Park Tae Hwan Files Appeal with CAS Against Korean Olympic Committee

Braden Keith contributed to this report. 

South Korean swimmer Park Tae Hwan filed an appeal today at the Court of Arbitration for Sport (CAS) against the Korean Olympic Committee (KOC) and the Korean Swimming Federation (KSF).

The Korean Sport Olympic Committee barred him from competing in the 2016 Olympic Games, even though his 18-month suspension for a positive doping test in 2014 has expired.

The appeal involves a KSOC rule that forbids athletes from competing for any national team for 3 years after a doping suspension.

Park is seeking an urgent ruling by July 8th, the cut-off date for selection to the Korean Olympic team.

While the grounds for the appeal wasn’t specifically stated, the appeal is likely on similar grounds to a 2011 appeal by the United States Olympic Committee (USOC). At the time, the USOC was appealing on behalf of track athlete LaShawn Merritt and fighting a rule by the International Olympic Committee (IOC) that would prevent any athlete with a doping ban of longer than 6 months to compete at the next Olympic Games.

The CAS at the time ruled that this new ‘Rule 45″ put in place by the IOC amounted to double sanction by punishing an athlete twice for one violation. While at the time the CAS commented that their objection wasn’t one on philosophical grounds, but rather that by the rules of the World Anti-Doping Code (which both the USOC and IOC signed), a second punishment was not allowed. It was suggested that the IOC instead of adding Rule 45 to its own charter instead make a push to have the World Anti-Doping Code amended.

No such amendment has come into effect since.

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The real travesty here is the fact that his suspension was only 18 months in the first place, which was obviously intended to allow him to swim in the Olympics. Efimova’s shortened suspension, which conveniently allowed her to compete in Kazan in 2015, was equally bogus.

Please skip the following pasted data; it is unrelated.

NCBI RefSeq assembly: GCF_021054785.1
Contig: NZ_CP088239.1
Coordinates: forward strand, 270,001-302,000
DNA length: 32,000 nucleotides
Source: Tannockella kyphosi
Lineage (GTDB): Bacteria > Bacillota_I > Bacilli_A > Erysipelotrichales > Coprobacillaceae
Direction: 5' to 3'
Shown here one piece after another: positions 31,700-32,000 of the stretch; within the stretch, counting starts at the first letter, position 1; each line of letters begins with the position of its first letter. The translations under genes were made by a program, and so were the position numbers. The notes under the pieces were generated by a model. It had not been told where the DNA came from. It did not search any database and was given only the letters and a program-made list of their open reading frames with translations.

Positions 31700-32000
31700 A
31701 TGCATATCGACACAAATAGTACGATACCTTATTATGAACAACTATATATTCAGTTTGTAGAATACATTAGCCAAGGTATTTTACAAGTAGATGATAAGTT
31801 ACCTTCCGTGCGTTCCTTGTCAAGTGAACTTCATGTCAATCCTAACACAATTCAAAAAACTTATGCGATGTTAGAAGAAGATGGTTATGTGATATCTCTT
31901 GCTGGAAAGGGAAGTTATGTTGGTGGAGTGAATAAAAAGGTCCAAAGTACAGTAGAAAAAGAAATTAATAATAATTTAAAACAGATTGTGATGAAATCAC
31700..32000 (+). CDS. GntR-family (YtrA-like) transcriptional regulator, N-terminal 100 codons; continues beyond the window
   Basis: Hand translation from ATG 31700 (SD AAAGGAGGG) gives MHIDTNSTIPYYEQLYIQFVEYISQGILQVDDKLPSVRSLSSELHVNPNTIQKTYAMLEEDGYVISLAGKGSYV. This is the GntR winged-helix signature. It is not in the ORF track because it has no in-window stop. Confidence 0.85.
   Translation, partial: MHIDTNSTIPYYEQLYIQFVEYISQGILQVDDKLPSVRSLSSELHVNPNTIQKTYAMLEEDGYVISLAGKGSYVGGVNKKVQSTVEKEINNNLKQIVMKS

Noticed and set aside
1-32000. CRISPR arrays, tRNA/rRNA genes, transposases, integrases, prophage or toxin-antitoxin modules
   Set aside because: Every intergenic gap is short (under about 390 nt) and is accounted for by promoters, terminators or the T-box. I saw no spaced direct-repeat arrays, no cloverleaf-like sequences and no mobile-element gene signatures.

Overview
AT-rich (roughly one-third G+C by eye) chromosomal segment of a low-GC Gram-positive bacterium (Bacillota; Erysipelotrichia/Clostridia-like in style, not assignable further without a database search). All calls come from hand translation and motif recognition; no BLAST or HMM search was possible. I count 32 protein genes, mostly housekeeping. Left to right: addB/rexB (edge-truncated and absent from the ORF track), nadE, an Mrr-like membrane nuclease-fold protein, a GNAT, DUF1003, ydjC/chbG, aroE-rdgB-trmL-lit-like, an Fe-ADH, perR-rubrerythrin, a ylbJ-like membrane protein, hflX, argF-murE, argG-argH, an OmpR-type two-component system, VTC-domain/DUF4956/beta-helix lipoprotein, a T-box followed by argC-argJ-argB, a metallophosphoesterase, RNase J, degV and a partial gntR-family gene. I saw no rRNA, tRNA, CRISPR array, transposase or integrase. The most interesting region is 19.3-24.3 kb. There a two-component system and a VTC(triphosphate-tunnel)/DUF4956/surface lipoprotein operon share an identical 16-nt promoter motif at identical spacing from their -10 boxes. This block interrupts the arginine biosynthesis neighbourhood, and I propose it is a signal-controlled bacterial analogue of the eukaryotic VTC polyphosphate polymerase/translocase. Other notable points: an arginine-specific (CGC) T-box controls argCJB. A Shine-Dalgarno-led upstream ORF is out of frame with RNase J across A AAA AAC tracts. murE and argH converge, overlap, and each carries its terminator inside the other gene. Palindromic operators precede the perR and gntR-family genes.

Brute Bradford

The South Korean federation is attempting to reclaim its national honor, and should be commended for refusing to add Park to the Olympic team. Not many countries remember what honor is, but apparently South Korea does.


As much as we hate it……this dude is going to Rio. Let’s do our best to ignore him when he come 6th in the 400m free.

Joshua Lim

dude he doped once, not at London or Beijing, have a sense of forgiveness, he’s not lance Armstrong. i know way more about cycling than i do swimming, and ill tell you. Frankie Andreu doped and now a few years later he’s help in a huge way to change the face of cycling in a positive way. i guarantee you drug tests before and after the race, and the guy has had enough punishment to have learned from his mistakes. i cant force you to not hate him but im just trying to bring in another perspective.

About Hannah Hecht

Hannah Hecht

Hannah Hecht grew up in Kansas and spent most of her childhood trying to convince coaches to let her swim backstroke in freestyle sets. She took her passion to Morningside College in Sioux City, Iowa and swam at NAIA Nationals all four years. After graduating in 2015, she moved to …

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